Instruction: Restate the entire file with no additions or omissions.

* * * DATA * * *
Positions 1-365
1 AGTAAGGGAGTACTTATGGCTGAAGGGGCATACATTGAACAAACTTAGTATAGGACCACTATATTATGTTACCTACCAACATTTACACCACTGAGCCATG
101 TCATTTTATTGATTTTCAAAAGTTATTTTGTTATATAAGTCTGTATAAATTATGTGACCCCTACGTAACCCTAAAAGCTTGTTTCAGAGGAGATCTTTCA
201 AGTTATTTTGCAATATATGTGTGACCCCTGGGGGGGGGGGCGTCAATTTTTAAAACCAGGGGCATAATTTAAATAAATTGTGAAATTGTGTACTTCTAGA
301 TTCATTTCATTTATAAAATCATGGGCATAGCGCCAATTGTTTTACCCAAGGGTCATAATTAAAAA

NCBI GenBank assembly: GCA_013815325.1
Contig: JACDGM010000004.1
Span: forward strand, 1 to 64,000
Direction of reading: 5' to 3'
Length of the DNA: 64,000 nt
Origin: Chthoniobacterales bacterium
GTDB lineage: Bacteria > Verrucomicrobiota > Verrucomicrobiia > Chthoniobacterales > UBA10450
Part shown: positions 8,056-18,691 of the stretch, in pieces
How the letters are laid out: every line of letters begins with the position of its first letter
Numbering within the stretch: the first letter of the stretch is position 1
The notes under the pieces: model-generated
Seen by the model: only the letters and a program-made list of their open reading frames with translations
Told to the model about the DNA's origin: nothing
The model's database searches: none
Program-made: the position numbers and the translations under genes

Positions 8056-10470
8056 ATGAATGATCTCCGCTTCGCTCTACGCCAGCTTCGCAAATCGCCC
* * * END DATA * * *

Positions 1-365
1 AGTAAGGGAGTACTTATGGCTGAAGGGGCATACATTGAACAAACTTAGTATAGGACCACTATATTATGTTACCTACCAACATTTACACCACTGAGCCATG
101 TCATTTTATTGATTTTCAAAAGTTATTTTGTTATATAAGTCTGTATAAATTATGTGACCCCTACGTAACCCTAAAAGCTTGTTTCAGAGGAGATCTTTCA
201 AGTTATTTTGCAATATATGTGTGACCCCTGGGGGGGGGGGCGTCAATTTTTAAAACCAGGGGCATAATTTAAATAAATTGTGAAATTGTGTACTTCTAGA
301 TTCATTTCATTTATAAAATCATGGGCATAGCGCCAATTGTTTTACCCAAGGGTCATAATTAAAAA

NCBI GenBank assembly: GCA_013815325.1
Contig: JACDGM010000004.1
Span: forward strand, 1 to 64,000
Direction of reading: 5' to 3'
Length of the DNA: 64,000 nt
Origin: Chthoniobacterales bacterium
GTDB lineage: Bacteria > Verrucomicrobiota > Verrucomicrobiia > Chthoniobacterales > UBA10450
Part shown: positions 8,056-18,691 of the stretch, in pieces
How the letters are laid out: every line of letters begins with the position of its first letter
Numbering within the stretch: the first letter of the stretch is position 1
The notes under the pieces: model-generated
Seen by the model: only the letters and a program-made list of their open reading frames with translations
Told to the model about the DNA's origin: nothing
The model's database searches: none
Program-made: the position numbers and the translations under genes

Positions 8056-10470
8056 ATGAATGATCTCCGCTTCGCTCTACGCCAGCTTCGCAAATCGCCC